Which Comes First: The Marketing or The Business Plan?

The marketing plan could be a subset of the business plan or completely obsolete during the first months of running a business.

For business in the marketing space, the marketing portion is the majority of the business plan itself.

Certain businesses (especially bootstrapped ones) may be heavily reliant on the marketing plan as an overview of their monetization plans.

However, there are legitimate cases where the marketing plan is not required for a successful business.

  • Famous personas, VIPs, serial entrepreneurs may already have an audience to tap into and bring recurring leads to their new business
  • Acquiring an existing successful business may (sometimes) not require a marketing plan.
  • Very narrow, specific industries may have a single market solution which is the go-to choice.
  • Funded businesses may take 3–5 years to evolve before converting their current audience depending on their interactions with the business solutions.

While I always prefer having a marketing plan handy, some businesses tend to be fairly organic or well funded for half a decade with the expectation to come up with the right idea after a careful assessment of their audience.

This is a reverse business model that generates value without defining the buyer persona and the revenue model upfront. In that case, generating a massive user base through a free offering may be a lucrative option that would pay for itself in the future.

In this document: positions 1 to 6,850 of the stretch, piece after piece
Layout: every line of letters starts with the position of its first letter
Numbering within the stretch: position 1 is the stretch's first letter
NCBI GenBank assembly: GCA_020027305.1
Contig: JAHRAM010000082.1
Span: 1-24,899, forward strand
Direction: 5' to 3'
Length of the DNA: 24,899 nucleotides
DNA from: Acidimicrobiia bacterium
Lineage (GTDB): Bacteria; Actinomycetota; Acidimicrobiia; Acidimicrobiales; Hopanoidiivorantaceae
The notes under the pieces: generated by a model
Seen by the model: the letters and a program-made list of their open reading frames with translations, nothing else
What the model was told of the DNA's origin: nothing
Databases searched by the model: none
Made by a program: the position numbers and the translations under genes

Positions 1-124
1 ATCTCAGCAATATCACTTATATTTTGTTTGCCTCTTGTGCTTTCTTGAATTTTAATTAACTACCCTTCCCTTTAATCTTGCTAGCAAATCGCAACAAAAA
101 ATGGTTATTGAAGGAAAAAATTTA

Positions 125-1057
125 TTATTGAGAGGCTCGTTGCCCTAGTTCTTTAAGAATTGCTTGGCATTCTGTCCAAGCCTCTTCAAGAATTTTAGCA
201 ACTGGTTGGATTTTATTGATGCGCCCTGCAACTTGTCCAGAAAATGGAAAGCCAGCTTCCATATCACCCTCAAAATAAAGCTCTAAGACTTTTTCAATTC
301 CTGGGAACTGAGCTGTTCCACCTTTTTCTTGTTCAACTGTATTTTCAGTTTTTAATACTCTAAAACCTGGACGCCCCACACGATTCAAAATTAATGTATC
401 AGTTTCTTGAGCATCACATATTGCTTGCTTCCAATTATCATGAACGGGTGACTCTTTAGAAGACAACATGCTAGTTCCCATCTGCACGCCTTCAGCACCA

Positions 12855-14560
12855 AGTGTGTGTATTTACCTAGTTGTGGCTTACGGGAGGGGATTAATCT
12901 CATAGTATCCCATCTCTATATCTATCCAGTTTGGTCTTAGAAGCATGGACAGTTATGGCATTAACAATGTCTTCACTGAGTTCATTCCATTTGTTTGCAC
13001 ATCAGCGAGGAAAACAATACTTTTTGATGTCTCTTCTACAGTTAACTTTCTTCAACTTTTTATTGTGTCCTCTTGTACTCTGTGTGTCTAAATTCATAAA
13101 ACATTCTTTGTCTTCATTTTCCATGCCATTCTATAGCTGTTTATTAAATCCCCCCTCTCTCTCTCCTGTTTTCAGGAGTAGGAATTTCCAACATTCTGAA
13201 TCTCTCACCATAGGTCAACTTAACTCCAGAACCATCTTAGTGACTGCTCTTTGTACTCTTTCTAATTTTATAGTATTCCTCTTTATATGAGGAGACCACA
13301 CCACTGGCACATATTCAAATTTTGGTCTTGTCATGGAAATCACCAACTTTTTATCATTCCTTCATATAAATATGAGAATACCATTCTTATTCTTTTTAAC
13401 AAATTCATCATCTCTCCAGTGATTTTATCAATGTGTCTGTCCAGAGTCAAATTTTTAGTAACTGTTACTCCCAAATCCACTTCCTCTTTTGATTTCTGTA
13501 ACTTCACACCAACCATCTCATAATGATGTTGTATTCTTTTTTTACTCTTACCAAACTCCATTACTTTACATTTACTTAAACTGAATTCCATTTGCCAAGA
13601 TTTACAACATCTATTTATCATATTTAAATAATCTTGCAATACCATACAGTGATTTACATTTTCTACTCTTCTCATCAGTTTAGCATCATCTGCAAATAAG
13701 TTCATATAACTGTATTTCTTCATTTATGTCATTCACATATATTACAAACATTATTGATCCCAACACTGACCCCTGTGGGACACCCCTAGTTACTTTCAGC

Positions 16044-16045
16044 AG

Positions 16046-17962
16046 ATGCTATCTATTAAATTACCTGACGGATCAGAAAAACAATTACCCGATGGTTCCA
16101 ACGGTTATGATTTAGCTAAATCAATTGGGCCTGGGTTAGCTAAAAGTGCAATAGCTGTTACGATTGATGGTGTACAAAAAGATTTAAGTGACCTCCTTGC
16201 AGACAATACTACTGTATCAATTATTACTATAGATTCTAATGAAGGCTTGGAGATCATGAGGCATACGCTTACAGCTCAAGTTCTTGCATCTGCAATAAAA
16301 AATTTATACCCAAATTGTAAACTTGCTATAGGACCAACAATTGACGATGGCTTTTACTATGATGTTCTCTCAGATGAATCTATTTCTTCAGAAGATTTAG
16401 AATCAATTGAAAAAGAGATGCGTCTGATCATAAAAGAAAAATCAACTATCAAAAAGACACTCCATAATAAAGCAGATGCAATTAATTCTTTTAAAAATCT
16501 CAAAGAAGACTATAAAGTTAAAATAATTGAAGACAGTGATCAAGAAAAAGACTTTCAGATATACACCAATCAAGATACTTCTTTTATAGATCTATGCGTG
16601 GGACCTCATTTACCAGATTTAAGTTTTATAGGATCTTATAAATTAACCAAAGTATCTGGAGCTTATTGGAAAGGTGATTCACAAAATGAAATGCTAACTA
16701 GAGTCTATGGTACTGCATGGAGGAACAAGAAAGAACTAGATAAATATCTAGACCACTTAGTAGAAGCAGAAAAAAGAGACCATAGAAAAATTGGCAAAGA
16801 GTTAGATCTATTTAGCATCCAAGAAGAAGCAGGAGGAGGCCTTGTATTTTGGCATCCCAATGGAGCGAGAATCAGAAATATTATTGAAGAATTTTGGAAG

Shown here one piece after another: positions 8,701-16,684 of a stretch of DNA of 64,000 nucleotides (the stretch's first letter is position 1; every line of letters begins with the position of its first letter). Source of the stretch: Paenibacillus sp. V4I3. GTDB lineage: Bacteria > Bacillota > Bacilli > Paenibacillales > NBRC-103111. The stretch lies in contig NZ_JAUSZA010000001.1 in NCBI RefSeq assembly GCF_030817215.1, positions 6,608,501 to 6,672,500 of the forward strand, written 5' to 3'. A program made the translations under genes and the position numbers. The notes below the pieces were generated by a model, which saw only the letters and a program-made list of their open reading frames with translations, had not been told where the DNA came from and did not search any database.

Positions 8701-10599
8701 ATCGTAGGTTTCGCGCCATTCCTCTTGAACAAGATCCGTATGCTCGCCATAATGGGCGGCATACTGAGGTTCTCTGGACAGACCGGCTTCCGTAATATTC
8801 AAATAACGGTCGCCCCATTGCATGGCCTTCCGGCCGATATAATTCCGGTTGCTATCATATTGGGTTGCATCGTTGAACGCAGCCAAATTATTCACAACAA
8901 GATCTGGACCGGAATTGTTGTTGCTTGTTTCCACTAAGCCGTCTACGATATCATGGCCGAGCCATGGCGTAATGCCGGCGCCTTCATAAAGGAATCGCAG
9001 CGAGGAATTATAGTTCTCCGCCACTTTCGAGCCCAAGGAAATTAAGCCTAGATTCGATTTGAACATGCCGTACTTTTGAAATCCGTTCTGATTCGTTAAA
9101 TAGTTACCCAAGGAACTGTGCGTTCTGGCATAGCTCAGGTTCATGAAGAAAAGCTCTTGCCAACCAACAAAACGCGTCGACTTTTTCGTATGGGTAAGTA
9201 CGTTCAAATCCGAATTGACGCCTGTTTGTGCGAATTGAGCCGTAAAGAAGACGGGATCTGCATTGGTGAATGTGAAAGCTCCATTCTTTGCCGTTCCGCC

For example, building an industry magazine or an outstanding tool that would attract hundreds of thousands of users may grow organically. 

Once you generate significant traction, you can analyze your audience and figure out the best conversion model that would seamlessly integrate into your platform and yield the best ROI forward.

This isn’t just about immediate profit; it’s about the long-term value each customer brings. You’ll need to monitor key performance indicators (KPIs) such as customer acquisition cost (CAC), lifetime value (LTV), and conversion rates to understand the financial impact.

Continuous testing and tweaking of your conversion strategies, based on data-driven insights, will be necessary to maintain a high ROI. It’s a dynamic process that requires attention and adaptation as your platform evolves and your audience shifts.

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